2. Foreing computer manufacturers lobbyed themselves as a response, and forced the Government to move to an equidistant position: the tariff would be charged only on "micro-computers", that is, "automatic machines for data processing with less than 64 KB of memory". The lobbying movement was so effective that the Spanish Ministro de Economía (equivalent to the head of the British Departments of Commerce and Treasury), Carlos Solchaga, gave up his summer vacation and travelled to Mallorca, were the king was having his holidays, to have the new law signed (Real Decreto 1558/1985, dated on 28th of August, 1985). The urgency of the trip gives an idea of how powerful were foreign computer manufacturers at that time.

3. The tariff charged on imported computers lasted one month only, from the 25th of July to the 3rd of September, 1985. The amount of the tariff per unit ranged from 15,000 to 300,000 pesetas (90 to 1,800 euro at current prices), depending on the type and the value of each particular model. From the 3rd of September, 1985, only computers with less than 64 KB of RAM were charged with the 15,000ptas./90€ tariff, leaving tax-exempt the rest.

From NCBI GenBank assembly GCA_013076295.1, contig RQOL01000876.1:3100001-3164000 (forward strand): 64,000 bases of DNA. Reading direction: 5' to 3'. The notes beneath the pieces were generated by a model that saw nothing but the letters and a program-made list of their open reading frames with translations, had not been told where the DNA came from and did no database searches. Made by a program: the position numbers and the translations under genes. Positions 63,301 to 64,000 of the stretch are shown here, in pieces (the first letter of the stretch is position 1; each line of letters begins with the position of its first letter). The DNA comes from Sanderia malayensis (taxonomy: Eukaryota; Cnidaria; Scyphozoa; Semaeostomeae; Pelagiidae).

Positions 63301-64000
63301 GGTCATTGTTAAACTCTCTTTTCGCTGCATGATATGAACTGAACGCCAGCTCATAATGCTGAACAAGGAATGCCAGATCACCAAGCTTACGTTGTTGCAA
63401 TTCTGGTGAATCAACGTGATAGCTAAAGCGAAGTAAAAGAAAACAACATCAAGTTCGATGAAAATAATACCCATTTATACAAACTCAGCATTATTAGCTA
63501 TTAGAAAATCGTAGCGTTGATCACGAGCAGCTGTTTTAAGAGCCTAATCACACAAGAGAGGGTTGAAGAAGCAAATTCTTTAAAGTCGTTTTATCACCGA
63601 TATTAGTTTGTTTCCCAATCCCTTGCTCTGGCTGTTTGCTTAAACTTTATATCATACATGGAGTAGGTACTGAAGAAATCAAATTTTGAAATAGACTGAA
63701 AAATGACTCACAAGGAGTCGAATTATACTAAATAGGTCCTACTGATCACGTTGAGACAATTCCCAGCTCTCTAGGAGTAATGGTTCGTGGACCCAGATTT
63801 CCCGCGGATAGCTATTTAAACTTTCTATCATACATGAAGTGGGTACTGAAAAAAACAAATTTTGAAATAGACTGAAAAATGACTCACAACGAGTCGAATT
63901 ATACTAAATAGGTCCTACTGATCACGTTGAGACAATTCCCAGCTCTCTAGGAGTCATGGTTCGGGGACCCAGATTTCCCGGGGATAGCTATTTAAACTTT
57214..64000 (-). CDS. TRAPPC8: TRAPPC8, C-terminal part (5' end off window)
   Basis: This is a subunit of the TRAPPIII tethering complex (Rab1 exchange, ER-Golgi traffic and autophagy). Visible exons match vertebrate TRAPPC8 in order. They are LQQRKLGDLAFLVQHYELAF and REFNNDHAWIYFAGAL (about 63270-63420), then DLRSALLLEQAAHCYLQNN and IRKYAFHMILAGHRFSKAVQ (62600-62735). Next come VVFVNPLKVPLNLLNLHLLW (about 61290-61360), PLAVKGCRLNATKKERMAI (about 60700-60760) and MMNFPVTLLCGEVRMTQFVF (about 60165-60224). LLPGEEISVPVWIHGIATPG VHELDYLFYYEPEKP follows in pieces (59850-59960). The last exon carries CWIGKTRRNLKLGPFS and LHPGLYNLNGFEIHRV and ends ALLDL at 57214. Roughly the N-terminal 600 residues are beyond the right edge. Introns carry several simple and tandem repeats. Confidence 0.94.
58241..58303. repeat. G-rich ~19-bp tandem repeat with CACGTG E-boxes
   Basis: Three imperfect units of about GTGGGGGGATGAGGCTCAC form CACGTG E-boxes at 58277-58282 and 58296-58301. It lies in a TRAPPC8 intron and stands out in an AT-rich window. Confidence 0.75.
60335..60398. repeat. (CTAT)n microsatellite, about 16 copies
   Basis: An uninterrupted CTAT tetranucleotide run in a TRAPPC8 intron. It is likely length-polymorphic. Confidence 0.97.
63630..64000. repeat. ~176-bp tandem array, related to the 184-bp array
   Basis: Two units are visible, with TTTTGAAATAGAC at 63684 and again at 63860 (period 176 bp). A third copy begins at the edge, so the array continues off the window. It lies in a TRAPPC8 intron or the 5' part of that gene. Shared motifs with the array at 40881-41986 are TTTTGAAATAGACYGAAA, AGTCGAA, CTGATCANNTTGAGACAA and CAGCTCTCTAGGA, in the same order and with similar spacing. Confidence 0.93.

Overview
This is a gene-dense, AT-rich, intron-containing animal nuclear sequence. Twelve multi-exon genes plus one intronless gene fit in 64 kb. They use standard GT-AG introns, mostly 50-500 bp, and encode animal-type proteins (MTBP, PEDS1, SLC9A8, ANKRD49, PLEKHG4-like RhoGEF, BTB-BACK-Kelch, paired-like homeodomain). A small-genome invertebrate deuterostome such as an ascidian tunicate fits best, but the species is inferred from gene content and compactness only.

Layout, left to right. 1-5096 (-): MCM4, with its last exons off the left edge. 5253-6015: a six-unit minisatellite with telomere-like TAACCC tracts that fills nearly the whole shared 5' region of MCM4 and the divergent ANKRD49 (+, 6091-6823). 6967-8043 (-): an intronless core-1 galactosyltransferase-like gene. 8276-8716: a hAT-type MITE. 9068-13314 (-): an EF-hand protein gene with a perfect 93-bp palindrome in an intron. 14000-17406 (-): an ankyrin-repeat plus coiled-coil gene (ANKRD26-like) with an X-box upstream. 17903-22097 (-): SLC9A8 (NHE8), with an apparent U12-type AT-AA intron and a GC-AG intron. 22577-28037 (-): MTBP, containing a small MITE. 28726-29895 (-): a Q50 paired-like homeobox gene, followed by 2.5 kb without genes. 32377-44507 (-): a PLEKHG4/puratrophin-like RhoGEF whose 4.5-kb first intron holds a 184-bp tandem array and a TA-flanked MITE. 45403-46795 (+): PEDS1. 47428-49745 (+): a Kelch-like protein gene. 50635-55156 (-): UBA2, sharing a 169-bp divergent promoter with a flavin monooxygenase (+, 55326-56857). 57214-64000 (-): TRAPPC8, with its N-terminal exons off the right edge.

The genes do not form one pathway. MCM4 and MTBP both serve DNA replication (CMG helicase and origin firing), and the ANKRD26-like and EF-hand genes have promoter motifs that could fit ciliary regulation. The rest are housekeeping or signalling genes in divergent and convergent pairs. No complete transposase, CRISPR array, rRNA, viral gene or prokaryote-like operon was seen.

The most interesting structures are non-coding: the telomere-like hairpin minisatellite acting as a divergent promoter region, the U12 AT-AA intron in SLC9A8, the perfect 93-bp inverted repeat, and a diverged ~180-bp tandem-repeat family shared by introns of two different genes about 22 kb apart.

4. Amstrad España wasn't fully satisfied by the tariff discount, and started selling their allegedly 72 KB model (Amstrad CPC 472) on September 1985 to avoid the tariff. My guess is that Amstrad UK was aware of this movement (maybe not his engineers, but at least the sales department), since the computers should arrive at Spain with the legend "72 KB RAM computer" labelled anyplace.

5. Spain joined the EEC on 1st of January, 1986. The Government had to align his tariffs policy with that of the EEC, and as a result it has to remove the charges on the heading 84.53 (EEC Comission Decision 1985/80908, dated on 15th of November, 1985). There was no point in marketing the CPC 472 model from then on.